Widespread, unavoidable, irreversible: UN report spells out climate impact

The new report from the Intergovernmental Panel on Climate Change also sets out options for – and limits to – adapting to rising temperatures.

28 February 2022

The UN’s new report on climate impacts, vulnerable communities and adapting to rising temperatures spells out the grave and mounting threats the world faces.

Here are some of the main points from the report.

Current and future impacts of human-driven climate change:

– There are widespread and pervasive impacts of climate change, including increases in weather extremes, with some irreversible effects as humans and nature are pushed beyond their ability to adapt to rising temperatures.

– People’s physical health has been hit in all parts of the world, with deaths and illness from extreme heat, diseases emerging in new areas, an increase in cholera, and increased exposure to smoke from wildfires.

– Mental health is also being increasingly affected, with people suffering eco-anxiety and trauma from flooded homes and loss of livelihoods.

– In the coming decades, there will be a significant increase in ill health and early death, dengue fever will spread and there will increases in anxiety and stress, particularly in children and young people.

– Global warming has caused irreversible losses in natural systems, with mass die-offs of corals and trees, half of species assessed globally shifting towards the poles or high altitudes and the first extinctions driven by climate change including an Australian rodent the Bramble Cays Melomys.

– Systems are reaching or approaching “tipping points”, such as the melting of permafrost in the Arctic and the Antarctic ice sheet, while if we hit 2C of warming, the impacts on the Amazon from heat alongside land use change will lead to irreversible loss of its wildlife and natural systems.

– Unavoidable sea level rise will damage coastal habitats, turn groundwater salty, and cause flooding and damage to infrastructure that will hit livelihoods, towns, health, food and water security, with 896 million people living in low lying coastal areas now – rising to one billion by 2050.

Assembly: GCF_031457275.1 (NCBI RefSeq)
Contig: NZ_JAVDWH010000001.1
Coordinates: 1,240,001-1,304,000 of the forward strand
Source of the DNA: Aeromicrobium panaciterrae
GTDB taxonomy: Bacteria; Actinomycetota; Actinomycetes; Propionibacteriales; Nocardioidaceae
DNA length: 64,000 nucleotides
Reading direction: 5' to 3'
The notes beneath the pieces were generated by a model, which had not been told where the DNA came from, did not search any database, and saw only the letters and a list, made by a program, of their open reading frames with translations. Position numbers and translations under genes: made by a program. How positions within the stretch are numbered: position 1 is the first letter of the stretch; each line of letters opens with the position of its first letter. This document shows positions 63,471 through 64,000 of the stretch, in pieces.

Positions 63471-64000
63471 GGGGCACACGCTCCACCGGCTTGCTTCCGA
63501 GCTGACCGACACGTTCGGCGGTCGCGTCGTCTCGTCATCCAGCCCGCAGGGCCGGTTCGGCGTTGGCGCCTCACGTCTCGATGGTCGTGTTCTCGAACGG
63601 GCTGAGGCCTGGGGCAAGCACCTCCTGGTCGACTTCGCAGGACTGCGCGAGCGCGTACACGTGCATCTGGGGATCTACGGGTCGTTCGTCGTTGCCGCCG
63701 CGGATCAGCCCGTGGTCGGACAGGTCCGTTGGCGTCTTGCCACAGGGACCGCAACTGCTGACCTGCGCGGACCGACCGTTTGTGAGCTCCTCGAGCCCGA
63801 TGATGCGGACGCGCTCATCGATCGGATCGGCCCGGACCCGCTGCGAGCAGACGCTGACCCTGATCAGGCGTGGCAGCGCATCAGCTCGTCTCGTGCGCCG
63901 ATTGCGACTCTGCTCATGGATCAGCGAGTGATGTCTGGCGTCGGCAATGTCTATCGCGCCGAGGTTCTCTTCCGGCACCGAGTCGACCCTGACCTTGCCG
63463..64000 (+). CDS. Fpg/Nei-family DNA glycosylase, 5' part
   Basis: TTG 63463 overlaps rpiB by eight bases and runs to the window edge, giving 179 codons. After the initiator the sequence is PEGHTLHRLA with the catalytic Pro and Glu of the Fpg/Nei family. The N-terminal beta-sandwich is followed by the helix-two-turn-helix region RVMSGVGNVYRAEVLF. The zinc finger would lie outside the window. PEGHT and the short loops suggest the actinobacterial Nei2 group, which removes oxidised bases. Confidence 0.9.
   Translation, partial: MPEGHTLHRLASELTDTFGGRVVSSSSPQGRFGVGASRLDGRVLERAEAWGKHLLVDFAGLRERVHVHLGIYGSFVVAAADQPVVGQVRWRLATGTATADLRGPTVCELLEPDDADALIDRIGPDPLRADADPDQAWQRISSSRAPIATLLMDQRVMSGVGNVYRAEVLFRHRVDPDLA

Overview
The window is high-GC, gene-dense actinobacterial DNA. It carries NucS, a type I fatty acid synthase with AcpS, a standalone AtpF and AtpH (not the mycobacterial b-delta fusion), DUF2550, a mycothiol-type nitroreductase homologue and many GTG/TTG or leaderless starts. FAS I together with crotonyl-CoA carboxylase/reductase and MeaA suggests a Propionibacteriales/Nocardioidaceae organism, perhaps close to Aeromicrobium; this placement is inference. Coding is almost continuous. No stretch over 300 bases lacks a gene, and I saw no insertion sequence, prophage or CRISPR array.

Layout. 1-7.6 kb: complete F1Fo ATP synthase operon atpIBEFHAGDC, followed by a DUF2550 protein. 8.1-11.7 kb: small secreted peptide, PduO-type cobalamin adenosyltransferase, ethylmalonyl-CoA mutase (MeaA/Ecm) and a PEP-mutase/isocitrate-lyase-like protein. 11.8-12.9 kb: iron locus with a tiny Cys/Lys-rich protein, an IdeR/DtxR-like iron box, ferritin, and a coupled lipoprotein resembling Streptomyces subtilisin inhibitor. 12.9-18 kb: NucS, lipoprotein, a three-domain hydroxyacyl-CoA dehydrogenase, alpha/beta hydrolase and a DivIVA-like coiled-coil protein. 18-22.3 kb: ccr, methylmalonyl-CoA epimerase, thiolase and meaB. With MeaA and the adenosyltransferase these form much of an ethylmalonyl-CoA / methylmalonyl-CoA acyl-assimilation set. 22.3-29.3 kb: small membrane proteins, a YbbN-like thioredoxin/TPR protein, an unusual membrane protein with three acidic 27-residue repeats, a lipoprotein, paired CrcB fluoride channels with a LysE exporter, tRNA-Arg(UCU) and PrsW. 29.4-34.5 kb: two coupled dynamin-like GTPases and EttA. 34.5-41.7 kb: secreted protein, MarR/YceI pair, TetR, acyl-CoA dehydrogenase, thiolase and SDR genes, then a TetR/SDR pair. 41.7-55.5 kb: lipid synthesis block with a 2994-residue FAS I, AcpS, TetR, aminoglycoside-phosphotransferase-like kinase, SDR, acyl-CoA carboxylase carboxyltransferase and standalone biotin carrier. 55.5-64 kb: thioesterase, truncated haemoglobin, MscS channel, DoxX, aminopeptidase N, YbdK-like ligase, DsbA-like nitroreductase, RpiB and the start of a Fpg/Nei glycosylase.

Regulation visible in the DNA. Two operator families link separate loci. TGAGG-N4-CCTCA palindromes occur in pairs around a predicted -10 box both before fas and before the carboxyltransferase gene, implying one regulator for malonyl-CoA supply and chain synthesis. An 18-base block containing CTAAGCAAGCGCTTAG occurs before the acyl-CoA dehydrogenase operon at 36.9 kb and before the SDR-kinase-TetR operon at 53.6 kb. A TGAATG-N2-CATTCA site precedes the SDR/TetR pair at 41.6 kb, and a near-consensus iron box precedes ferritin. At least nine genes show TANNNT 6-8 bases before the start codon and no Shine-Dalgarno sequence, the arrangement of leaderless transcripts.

– Climate extremes are increasingly driving migration and displacement in all regions of the world, with small island states most affected.

– Around 3.3 to 3.6 billion people live in situations where they are highly vulnerable to climate change. It is not an equal situation with 15 times more people dying from storms and floods in highly vulnerably areas such as Mozambique over the last decade compared to places such as the UK.

– Europe faces coastal and inland flooding, death and illness from heat extremes, damage to natural systems, water scarcity and loss of crop production.

– Impacts and risks are becoming increasingly complex and more difficult to manage.

Flooding in Tewkesbury
Flooding around Tewkesbury Abbey in Gloucestershire (Ben Birchall/PA)

– The world will see “unavoidable increases” in many climate hazards in the next two decades. Keeping temperature rises to close to 1.5C above pre-industrial levels will substantially reduce the losses and damages caused by climate change compared to higher temperatures, but does not eliminate all dangers.

– The world faces higher risks at lower temperature rises than was thought in the last report nearly eight years ago – with very high risks from extreme weather at 2C of warming, and rapidly increasing risks for coral reefs, nature hotspots and some indigenous people beyond 1.5C.

– The report has a warning about geoengineering, such as “solar radiation modification” which could see aerosols injected into the stratosphere to limit warming, warning it could cause a “widespread range of new risks to people and ecosystems”.

How do we adapt?

One of the proposals is to plant more trees in urban areas (Andrew Matthews/PA)

– So far, efforts to adapt to a warming world have mostly been fragmented, small-scale, incremental, applied to specific sectors and address short term risks, the report warns, but there are feasible and effective options to reduce the risk to people and nature.

– Measures to adapt range from restoring wetlands and rivers, managing upstream forests and not building in flood plains for flooding, to planting trees in cities to help with urban cooling.

– On farms, water storage, conserving soil moisture and irrigation can benefit crops, although irrigation can cause problems, while nature-friendly farming and agroforestry can support food production and nature.

– Strategies to cope with climate change that reduce food waste or support more plant-based diets can contribute to nutrition, health, wildlife and other environmental benefits.

– But the report warns that many natural systems are near the “hard limit” of their ability to adapt, including warm water corals and some coastal wetlands and rainforests, while society faces limits in terms of financial and technical difficulties in adapting.

– And it warns against “maladaptation” where the efforts to adapt to climate change can increase risks, such as hard flood defences or sea walls which could limit space for nature and push the threat of flooding elsewhere.

–  Approximately 30% to 50% of the world’s land, freshwater and ocean areas need to be conserved, including current near-natural areas, to maintain the resilience of nature, which is key to helping store carbon and adapt to rising temperatures.

– More financial resources and political commitment is needed to deliver action to help people adapt, and close the gap between the resilience of the most and least at-risk communities.

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